This is an archived article that was published on sltrib.com in 2014, and information in the article may be outdated. It is provided only for personal research purposes and may not be reprinted.

A woman featured in a reality TV show about a polygamous family is going public about sex abuse that she claims she suffered as a child in hopes of changing a culture of secrecy plaguing plural families in Utah.

Rosemary Williams of "My Five Wives" on TLC says she was molested more than two decades ago by her father, Lynn A. Thompson, and published her claims in a blog. He is the leader of one of the largest organized polygamous groups in Utah, the Apostolic United Brethren or AUB.

The AUB is estimated to be the second-largest polygamous church in Utah behind Warren Jeffs' Fundamentalist Church of Jesus Christ of Latter-Day Saints on the Utah-Arizona border. Unlike Jeffs' group, which has been plagued for years by allegations of abuse and child brides, the Apostolic United Brethren in northern Utah has a clean reputation.

Thompson said the allegations were not true when contacted Friday by The Associated Press. He did not immediately respond to a phone message Saturday.

Williams says her father fondled her when she was 12 years old. She said that she does not plan to file a criminal accusation or a lawsuit against her father because she doesn't think that would do any good. She says she wants to prevent him from abusing others, especially given his recent appointment as president of the AUB, which has as many as 7,500 followers across the West.

Williams also hopes to be an advocate for abuse victims in patriarchal societies like the one she was raised in where families are often fearful to report crimes out of concern they may be prosecuted under polygamy laws. She doesn't believe sex abuse is widespread among the polygamous group, but she wants mothers to be able to come forward and report it and other forms of abuse when they occur.

"The reason people are afraid to say anything is because they are upholding somebody in a position of authority, and they're taught to respect them," Williams said. "They are afraid of the repercussions. They are afraid of Utah coming down on them and carrying their kids out of their home."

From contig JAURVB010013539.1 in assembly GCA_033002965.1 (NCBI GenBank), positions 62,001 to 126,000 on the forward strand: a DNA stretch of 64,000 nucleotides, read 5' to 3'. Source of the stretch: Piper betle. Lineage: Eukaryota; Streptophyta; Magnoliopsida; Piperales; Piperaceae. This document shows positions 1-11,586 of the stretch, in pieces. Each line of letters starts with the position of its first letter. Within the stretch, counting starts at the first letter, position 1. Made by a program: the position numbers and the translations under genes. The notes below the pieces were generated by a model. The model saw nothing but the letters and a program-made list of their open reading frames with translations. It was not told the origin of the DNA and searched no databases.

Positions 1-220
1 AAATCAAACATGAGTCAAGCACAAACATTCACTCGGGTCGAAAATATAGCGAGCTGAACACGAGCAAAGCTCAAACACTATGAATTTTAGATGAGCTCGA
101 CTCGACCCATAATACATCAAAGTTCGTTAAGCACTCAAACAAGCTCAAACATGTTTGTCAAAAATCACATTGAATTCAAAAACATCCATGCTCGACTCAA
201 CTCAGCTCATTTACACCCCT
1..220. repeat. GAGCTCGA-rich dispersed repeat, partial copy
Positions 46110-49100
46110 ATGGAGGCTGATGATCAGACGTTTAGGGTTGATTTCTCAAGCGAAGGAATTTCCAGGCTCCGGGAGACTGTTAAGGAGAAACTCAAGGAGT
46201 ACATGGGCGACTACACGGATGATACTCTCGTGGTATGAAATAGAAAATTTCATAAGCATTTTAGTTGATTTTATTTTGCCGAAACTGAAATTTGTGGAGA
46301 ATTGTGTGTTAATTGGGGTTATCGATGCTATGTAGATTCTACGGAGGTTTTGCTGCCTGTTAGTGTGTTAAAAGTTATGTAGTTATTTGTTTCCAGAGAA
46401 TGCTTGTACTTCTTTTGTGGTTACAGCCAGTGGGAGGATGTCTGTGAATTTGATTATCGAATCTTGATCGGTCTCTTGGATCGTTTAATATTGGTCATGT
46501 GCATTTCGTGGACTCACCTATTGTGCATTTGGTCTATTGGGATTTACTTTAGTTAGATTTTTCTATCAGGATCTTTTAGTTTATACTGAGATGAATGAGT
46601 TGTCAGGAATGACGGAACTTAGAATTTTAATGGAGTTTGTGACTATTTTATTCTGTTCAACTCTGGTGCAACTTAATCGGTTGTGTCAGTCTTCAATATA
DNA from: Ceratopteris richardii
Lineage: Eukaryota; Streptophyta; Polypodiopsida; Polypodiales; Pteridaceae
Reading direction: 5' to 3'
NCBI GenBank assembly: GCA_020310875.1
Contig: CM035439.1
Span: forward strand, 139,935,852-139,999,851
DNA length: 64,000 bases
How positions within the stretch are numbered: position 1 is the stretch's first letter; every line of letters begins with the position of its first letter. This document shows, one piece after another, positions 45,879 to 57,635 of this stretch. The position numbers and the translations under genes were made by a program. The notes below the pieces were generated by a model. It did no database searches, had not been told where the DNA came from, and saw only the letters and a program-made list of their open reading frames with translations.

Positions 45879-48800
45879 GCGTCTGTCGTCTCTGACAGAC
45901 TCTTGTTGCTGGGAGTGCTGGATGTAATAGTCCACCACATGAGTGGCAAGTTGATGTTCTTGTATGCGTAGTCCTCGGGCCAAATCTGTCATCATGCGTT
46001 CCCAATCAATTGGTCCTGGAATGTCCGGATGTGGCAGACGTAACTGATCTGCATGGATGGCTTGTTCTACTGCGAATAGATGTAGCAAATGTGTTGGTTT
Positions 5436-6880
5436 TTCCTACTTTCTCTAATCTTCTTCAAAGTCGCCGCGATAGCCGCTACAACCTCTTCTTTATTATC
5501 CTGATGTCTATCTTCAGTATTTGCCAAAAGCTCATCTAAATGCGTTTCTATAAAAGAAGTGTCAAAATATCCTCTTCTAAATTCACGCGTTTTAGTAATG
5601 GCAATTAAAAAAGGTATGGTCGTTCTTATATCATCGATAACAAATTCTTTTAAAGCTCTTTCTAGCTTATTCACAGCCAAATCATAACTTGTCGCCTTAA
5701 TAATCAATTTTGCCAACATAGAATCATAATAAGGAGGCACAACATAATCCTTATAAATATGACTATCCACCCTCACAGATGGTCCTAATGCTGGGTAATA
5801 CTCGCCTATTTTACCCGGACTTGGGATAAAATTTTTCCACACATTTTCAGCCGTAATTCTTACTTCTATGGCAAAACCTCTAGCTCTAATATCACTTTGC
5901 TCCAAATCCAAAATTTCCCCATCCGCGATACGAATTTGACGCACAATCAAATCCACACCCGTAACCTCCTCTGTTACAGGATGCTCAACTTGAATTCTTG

A search of criminal charges available online show no record of any criminal convictions for Thompson. The Utah Attorney General's Office is unaware of any formal complaints submitted against Thompson, said spokeswoman Missy Larsen. Salt Lake County District Attorney Sim Gill said he couldn't comment on the matter.

David Watson, a spokesman for the AUB, didn't return multiple phone calls.

Williams is Brady Williams' third wife. He and his five wives and their combined 24 children are featured in the TLC reality show. They decided to do the show in part to demonstrate that polygamy can be healthy and stable. They live in a rural community outside of Salt Lake City Lake City where most people belong to the group Thompson leads. They no longer are members of the group. They slowly withdrew during the mid-2000s after re-evaluating their core beliefs. They still practice polygamy, but only because they are happy doing so, not out of the fear of hell or the promise of heaven, Brady Williams says.

She said she recently confronted her father about what happened. He said he didn't remember and that he would pray to God to remember what happened. She reported the abuse recently to another high-ranking church leader, but nothing was done, she said.

Rosemary Williams became choked up and was unable to talk while discussing the reaction she expects from family and friends, who are still members of the polygamous group.

"She knows that it will be very strong reprisal," said Brady Williams, explaining why his wife couldn't speak. "Her family will probably disown her along with many of her friends."

There was no immediate response from TLC.

comments powered by Disqus